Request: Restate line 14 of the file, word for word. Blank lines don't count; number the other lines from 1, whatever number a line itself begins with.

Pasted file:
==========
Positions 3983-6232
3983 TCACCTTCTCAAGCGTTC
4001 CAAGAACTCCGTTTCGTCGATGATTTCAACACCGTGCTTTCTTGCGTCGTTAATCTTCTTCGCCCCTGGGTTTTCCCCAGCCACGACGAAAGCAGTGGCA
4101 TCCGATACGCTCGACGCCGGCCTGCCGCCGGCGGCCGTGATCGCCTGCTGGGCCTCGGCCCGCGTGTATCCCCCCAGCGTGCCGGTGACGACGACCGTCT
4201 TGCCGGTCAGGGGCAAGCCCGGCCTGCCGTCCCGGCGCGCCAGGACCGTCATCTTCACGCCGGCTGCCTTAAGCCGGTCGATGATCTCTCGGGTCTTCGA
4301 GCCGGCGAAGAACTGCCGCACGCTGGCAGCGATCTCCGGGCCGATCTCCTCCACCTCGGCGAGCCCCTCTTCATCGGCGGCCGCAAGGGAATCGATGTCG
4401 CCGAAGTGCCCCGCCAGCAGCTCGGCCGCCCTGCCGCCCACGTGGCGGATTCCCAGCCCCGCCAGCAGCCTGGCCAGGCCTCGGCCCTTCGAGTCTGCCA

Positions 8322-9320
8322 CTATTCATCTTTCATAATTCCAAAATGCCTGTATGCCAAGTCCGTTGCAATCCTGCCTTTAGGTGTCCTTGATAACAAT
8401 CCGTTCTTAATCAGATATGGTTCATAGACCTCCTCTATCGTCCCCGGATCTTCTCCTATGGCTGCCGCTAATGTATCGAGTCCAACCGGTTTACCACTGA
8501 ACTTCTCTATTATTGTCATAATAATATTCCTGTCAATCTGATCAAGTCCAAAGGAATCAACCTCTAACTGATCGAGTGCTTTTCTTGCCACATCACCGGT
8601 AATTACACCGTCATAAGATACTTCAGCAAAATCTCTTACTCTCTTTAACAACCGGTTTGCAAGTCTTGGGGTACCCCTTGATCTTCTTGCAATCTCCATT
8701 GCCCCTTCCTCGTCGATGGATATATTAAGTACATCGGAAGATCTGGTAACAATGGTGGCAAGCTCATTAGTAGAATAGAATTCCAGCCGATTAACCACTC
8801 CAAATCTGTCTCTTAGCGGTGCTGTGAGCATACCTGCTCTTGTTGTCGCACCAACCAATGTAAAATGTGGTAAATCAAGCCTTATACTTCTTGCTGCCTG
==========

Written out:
8801 CAAATCTGTCTCTTAGCGGTGCTGTGAGCATACCTGCTCTTGTTGTCGCACCAACCAATGTAAAATGTGGTAAATCAAGCCTTATACTTCTTGCTGCCTG